In 2005, Matt Bondurant published The Third Translation, a book that blended the study of Egypt, professional wrestling thugs, cults, London musuems, extensive research, and hieroglyphic puzzles. The debut novel received critical acclaim and was published in a number of countries around the world.
Now, Bondurant is back with a dramatically different tale. Based on the author’s grandfather, The Wettest County in the World introduces a world of moonshine, mountain stills, violence, and family ties in rural Virginia. The movie rights have already been sold and the positive reviews are rolling in with praise for Bondurant’s engaging method of interweaving a side-story about Sherwood Anderson into the harsh and brutal world of bootleggers.
Bondurant was kind enough to talk to me about basing fiction on family tales, the difference in book deal experiences, and brass knuckles.
Slushpile: Creative writing teachers often complain that their students are too committed to how things “really happened” and that they need to go further with their imagination. In our 2005 interview, you said “Accept the basic fact that your own story is uninteresting to other people.” Given that, how did you have the confidence that your grandfather’s tale was suitable for a viable novel?
Bondurant: It really just seemed apparent to me from the beginning. Also, I tried it out on a lot of people, usually in later hours after many cocktails, and it was always quite a hit (note: I do not recommend this method, in fact it is best to keep these stories to yourself – I was just unsure). I think also after my first novel and the various stories I’ve published I’ve gotten more confident in my “built-in bullshit detector”, as Hemingway called it. I’m getting better at discerning what makes a good story.
Slushpile: Did you ever question that decision and think, “This is just a family story that should be shared over holiday meals. Why am I writing a novel about it?”
Bondurant: No, and it was never shared over holiday meals. Nobody ever talked about it. That was part of the draw. Nobody still talks about it. It is a kind of strange, dark period in our family history.
Slushpile: In the Acknowledgments, you mention a couple of books you used for reference materials on moonshine as well as historical materials related to the trial of your grandfather and his gang. And your first book, The Third Translation, required extensive research.
Some authors can bog themselves down while researching. They spend all their time scrounging for some esoteric detail instead of writing. How do you balance the need to research for historical accuracy but also continuing to make progress with actually writing the book?
Bondurant: I don’t really balance it at all; I get completely bogged down and sidetracked in my research all the time. But I think that is one of the things that drives me to write in that it satisfies my natural dilettante urge. I love research, particularly scattered, confused, and unorganized research. I get to read about all the things that interest me. Right now on my desk I have books about the islands of Ireland, nautical charts, seasonal temperatures in the North Atlantic, articles on goat farming, books and articles on long distance open water swimming, Spinoza’s Ethics, the Journals of John Cheever, scholarly articles on The Tempest, pictures of rocks, lists of types of seaweed, plus pages and pages of my own journals and notes, often scratched out on tiny scraps of paper I carry in my pockets. I sit down and sift through it and find something interesting. Some days I add things to the pile. My progress in the actual writing comes in fits and starts, and sometimes it seems to me a miracle that I get anything done at all. One day I sit down and realize I’ve got 300 pages written and it comes as a kind of shock.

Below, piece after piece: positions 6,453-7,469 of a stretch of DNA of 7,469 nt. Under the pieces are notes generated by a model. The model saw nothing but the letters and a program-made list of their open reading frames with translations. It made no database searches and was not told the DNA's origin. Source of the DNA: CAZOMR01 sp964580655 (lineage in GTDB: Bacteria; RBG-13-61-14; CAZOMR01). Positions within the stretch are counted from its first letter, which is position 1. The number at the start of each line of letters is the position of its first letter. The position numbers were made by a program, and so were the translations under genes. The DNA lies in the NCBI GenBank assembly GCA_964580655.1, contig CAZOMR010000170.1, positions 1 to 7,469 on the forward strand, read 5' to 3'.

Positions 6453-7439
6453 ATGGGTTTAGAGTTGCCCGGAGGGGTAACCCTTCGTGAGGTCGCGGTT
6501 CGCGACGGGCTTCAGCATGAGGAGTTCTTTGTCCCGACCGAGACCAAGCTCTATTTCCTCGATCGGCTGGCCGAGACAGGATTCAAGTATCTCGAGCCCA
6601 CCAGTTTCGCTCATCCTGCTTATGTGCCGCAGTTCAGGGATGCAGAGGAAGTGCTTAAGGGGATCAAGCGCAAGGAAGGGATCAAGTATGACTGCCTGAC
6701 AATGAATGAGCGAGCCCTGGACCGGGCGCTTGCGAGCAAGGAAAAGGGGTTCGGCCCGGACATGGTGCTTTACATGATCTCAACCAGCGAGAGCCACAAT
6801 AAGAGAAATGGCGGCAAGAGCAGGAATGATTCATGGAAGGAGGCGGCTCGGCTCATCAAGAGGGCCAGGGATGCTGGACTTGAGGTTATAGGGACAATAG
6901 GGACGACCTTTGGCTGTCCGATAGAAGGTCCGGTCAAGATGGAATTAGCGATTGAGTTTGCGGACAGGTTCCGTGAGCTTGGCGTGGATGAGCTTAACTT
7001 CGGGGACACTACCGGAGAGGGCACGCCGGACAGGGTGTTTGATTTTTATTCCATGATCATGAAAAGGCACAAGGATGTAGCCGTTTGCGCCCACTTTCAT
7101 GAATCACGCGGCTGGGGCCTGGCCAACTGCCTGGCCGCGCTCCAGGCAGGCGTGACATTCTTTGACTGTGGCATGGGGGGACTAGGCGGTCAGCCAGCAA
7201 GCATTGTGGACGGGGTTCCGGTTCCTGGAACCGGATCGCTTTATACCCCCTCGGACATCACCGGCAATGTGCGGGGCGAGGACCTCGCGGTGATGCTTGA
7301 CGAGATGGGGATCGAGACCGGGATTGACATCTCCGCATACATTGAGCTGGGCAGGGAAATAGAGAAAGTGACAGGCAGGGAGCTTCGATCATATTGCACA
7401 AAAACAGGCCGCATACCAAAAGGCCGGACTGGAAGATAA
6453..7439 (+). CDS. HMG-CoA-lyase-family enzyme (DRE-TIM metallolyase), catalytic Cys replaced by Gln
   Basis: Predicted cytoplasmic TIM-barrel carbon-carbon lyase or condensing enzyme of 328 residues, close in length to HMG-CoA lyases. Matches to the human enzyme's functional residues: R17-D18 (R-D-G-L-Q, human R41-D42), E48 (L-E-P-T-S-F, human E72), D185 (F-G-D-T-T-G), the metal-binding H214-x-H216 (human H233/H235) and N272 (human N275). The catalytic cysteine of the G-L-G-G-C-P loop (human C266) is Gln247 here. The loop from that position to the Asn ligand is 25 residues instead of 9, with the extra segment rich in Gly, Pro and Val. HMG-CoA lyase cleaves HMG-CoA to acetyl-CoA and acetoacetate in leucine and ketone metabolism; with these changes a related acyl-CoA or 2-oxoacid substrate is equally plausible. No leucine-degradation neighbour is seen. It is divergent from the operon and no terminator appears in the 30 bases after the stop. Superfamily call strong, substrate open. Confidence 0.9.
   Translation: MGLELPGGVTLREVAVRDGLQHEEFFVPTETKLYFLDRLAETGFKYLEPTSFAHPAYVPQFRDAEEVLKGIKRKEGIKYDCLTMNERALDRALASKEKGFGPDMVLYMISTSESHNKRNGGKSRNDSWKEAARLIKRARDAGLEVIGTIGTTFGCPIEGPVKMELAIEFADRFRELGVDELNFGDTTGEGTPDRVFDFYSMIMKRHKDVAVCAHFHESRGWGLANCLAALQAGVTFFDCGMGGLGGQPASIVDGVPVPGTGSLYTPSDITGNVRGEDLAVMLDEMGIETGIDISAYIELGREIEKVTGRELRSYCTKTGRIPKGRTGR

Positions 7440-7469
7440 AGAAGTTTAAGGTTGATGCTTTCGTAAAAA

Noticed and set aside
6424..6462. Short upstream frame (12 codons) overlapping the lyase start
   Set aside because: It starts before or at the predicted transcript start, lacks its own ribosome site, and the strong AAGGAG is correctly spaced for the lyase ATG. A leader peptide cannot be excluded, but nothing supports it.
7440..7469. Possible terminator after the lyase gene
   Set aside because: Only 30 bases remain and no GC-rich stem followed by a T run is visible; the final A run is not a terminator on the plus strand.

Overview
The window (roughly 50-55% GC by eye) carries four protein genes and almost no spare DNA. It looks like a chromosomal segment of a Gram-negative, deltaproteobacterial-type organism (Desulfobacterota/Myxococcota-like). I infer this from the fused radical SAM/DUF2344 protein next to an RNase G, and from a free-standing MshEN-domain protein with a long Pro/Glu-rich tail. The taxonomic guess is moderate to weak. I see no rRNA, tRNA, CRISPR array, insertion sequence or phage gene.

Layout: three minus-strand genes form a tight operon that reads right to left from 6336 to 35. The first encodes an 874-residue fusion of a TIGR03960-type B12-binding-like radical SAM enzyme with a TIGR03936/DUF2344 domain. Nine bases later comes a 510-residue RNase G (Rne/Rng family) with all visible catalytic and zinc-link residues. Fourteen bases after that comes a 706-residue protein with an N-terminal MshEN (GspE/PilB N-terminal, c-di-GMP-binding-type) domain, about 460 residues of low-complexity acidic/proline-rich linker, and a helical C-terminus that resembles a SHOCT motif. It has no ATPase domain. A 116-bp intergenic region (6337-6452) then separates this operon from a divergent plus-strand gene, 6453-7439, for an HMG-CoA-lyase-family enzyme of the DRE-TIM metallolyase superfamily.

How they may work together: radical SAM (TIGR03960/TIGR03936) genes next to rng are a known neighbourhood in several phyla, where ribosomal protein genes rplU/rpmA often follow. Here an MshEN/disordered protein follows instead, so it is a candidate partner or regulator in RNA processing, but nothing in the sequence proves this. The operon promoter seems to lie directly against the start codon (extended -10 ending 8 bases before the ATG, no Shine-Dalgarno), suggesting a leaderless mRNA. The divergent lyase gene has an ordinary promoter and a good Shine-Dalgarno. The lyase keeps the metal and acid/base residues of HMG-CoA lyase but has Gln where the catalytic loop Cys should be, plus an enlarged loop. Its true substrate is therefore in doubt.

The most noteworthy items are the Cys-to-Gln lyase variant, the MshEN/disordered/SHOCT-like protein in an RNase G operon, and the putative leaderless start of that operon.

Slushpile: Your first novel was sold in February, 2004 to Hyperion. The Wettest County in the World sold in April 2007 to Scribner. How were these two experiences of submitting a novel different?
Bondurant: They were both similar in that my excellent agent (Alex Glass of Trident Media) was quite confident and put together a solid proposal package, including plenty of revision and editing attention to the manuscript itself. We came up with a list of possible publishers and submitted it when I felt it was ready. I was terrified both times, and not nearly as confident as he was. Hyperion came in with a “pre-empt” offer on the first book, while Scribner and Viking went to an auction for the second, so that was different, but that existed in the world of phone calls and meetings between my agent in NYC and editors, so I was just kind of waiting around for a call to tell me what was happening. So much of this stuff (the buying/selling/contracts/etc.) goes on in a parallel universe that I am barely privy to, and I prefer it that way. I really just want to write the things.